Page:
Then I pointed out a whole slew of Mo Willem's Elephant and Piggie books that I'd brought in for the kids to grab. Often parents are looking for "the good easy readers" and I have the chance here to highlight authors and bring in some classics.

For tonight's selection, I read:

I Will Surprise My Friend!
by Mo Willems

I don't think I could ever live up to the reading I've seen the author do of Pigs Make Me Sneeze but the kids, fortunately, are not judging my reading against his. 

And this is a separation storytime, which most of the parents have been pretty excited about ("Ten minutes to go look at adult books all by myself? Really? Sign me up!!").  So after those two books I shooed the parents out of the room. We only had a little anxiety about staying in the room with a book that eats people. I put my chair on top of it so it wouldn't eat anyone.  (We counted 3 times to make sure the book hadn't eaten anyone.)  

During this ten minutes I'm going to do a short activity and then read to the kids from a chapter book. I'm staying away from crafts and snacks, though not entirely ruling either out either. This week's activity was ribbon dancing (ribbons taped to straws) and we started Knights of the Kitchen Table by Jon Scieszka. I only had time to get through one chapter, but that's okay.  What was important was that they listened--clustered around and nearly right on top of me.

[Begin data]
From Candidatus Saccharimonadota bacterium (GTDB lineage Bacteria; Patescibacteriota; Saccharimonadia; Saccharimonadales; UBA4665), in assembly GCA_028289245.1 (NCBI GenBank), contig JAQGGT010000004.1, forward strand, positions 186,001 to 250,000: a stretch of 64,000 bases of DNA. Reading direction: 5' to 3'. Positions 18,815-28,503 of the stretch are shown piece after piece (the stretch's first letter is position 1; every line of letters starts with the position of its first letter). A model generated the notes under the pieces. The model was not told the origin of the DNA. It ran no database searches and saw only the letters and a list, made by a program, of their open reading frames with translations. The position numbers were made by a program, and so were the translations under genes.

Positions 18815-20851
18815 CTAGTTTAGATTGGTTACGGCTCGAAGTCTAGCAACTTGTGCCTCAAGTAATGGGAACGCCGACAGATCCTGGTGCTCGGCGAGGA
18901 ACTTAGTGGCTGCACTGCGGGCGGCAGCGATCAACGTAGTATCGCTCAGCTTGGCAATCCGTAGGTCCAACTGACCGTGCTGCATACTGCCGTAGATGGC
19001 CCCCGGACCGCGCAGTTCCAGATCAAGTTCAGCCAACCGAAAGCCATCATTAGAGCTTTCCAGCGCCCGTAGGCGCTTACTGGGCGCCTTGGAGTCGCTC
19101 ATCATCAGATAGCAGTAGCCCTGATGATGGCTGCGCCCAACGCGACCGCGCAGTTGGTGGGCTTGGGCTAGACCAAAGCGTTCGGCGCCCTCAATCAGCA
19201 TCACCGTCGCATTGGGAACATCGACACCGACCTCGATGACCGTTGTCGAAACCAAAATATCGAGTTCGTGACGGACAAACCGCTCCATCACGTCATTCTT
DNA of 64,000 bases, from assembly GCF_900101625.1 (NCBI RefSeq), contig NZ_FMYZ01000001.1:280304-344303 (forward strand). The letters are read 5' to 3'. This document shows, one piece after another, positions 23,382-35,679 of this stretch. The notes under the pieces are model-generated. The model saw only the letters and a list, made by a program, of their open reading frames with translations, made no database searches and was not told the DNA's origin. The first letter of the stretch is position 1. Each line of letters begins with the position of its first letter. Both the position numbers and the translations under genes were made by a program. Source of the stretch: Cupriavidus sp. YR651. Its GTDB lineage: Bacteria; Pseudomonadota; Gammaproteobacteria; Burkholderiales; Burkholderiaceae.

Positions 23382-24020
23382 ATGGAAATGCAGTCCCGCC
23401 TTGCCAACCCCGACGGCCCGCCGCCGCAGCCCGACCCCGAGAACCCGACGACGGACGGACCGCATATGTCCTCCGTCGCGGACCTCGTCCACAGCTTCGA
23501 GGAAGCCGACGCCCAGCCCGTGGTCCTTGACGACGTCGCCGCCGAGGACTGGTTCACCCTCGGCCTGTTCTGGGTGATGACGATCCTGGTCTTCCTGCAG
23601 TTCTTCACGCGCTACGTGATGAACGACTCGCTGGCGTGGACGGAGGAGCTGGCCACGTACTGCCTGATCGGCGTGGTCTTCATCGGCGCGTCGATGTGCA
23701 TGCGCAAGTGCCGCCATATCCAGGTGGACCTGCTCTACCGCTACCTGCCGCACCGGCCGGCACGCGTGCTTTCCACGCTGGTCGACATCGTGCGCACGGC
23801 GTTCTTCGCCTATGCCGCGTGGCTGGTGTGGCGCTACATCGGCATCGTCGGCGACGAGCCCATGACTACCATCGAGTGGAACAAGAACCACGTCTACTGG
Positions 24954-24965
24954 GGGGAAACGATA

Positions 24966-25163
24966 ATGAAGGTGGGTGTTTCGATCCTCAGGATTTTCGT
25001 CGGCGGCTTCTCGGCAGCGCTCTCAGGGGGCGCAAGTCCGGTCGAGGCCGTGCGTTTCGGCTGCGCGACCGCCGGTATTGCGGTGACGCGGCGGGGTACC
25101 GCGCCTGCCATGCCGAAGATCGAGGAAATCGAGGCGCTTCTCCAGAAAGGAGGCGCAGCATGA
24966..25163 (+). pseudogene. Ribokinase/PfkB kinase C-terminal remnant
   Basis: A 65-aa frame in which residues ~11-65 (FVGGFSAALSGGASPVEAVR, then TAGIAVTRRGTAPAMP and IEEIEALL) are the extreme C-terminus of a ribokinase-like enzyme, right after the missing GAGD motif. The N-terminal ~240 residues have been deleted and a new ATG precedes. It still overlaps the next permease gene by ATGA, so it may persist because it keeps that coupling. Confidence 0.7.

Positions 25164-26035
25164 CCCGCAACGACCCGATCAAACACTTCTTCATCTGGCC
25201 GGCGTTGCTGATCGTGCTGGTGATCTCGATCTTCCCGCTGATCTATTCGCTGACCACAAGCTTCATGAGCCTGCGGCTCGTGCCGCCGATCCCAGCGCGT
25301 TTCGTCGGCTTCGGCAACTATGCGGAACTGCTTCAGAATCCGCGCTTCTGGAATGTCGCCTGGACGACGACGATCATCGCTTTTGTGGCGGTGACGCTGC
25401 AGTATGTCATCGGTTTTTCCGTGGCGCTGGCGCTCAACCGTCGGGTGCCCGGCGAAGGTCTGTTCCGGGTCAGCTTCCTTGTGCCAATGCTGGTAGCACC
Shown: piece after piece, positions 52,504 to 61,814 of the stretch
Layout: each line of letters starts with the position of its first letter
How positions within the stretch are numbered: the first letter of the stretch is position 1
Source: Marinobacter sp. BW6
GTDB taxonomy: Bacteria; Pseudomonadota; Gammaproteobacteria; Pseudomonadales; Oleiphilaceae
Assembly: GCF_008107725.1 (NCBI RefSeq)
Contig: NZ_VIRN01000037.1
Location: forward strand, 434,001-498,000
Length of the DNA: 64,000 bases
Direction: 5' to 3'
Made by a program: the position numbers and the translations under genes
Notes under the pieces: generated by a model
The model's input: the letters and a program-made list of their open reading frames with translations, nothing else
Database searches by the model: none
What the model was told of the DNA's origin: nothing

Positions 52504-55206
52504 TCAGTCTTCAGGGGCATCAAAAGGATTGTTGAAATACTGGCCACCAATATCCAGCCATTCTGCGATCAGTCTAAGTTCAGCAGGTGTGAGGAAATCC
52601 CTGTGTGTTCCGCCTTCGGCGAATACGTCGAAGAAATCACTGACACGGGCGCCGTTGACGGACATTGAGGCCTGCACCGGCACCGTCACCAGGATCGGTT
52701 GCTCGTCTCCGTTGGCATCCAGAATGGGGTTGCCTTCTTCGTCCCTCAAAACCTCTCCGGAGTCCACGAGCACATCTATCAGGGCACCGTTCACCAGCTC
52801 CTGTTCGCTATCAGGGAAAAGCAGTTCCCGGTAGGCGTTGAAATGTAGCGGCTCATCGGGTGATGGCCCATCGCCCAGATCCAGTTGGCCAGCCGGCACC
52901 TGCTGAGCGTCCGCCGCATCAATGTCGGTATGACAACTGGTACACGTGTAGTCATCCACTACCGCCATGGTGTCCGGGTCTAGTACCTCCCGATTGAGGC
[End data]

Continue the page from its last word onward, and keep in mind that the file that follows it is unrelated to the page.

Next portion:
We finished by scooping up carpet squares and grabbing Mo Willems books and then our Read to Rover program followed hard on the heels of the storytime. Several of the kids headed out to the children's area to wait their turn to read aloud to a dog, and I saw one boy painstakingly reading aloud an Elephant and Piggie book.

Can't wait to see how next week goes!

Monday, February 01, 2010

Day in the Life of the Hedgehog Librarian: Saturday

This is my third weekend this month, wrangled around from holiday swaps, usual weekend, and trying not to use all of my vacation time in January. It'll mean 8 hours on the desk today--four of which midday I'll have help from one of our part-time desk staff.